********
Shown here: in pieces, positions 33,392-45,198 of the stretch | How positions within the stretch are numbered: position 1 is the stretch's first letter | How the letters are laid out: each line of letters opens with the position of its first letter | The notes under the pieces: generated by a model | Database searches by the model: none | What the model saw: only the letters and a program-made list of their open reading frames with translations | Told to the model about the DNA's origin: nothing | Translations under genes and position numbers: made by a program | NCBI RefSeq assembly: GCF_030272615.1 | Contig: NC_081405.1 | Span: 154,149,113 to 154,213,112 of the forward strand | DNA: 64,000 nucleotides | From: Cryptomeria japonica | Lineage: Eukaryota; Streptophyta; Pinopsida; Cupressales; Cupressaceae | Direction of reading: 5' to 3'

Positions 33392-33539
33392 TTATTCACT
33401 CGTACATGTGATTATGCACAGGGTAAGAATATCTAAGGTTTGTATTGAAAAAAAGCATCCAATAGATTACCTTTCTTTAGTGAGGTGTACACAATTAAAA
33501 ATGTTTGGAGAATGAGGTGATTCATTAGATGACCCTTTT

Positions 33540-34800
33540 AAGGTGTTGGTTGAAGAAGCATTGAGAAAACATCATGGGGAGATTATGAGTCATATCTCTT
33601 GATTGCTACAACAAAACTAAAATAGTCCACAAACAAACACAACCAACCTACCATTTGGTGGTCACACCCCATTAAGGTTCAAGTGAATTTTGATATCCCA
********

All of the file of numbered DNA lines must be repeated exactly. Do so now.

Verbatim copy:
Shown here: in pieces, positions 33,392-45,198 of the stretch | How positions within the stretch are numbered: position 1 is the stretch's first letter | How the letters are laid out: each line of letters opens with the position of its first letter | The notes under the pieces: generated by a model | Database searches by the model: none | What the model saw: only the letters and a program-made list of their open reading frames with translations | Told to the model about the DNA's origin: nothing | Translations under genes and position numbers: made by a program | NCBI RefSeq assembly: GCF_030272615.1 | Contig: NC_081405.1 | Span: 154,149,113 to 154,213,112 of the forward strand | DNA: 64,000 nucleotides | From: Cryptomeria japonica | Lineage: Eukaryota; Streptophyta; Pinopsida; Cupressales; Cupressaceae | Direction of reading: 5' to 3'

Positions 33392-33539
33392 TTATTCACT
33401 CGTACATGTGATTATGCACAGGGTAAGAATATCTAAGGTTTGTATTGAAAAAAAGCATCCAATAGATTACCTTTCTTTAGTGAGGTGTACACAATTAAAA
33501 ATGTTTGGAGAATGAGGTGATTCATTAGATGACCCTTTT

Positions 33540-34800
33540 AAGGTGTTGGTTGAAGAAGCATTGAGAAAACATCATGGGGAGATTATGAGTCATATCTCTT
33601 GATTGCTACAACAAAACTAAAATAGTCCACAAACAAACACAACCAACCTACCATTTGGTGGTCACACCCCATTAAGGTTCAAGTGAATTTTGATATCCCA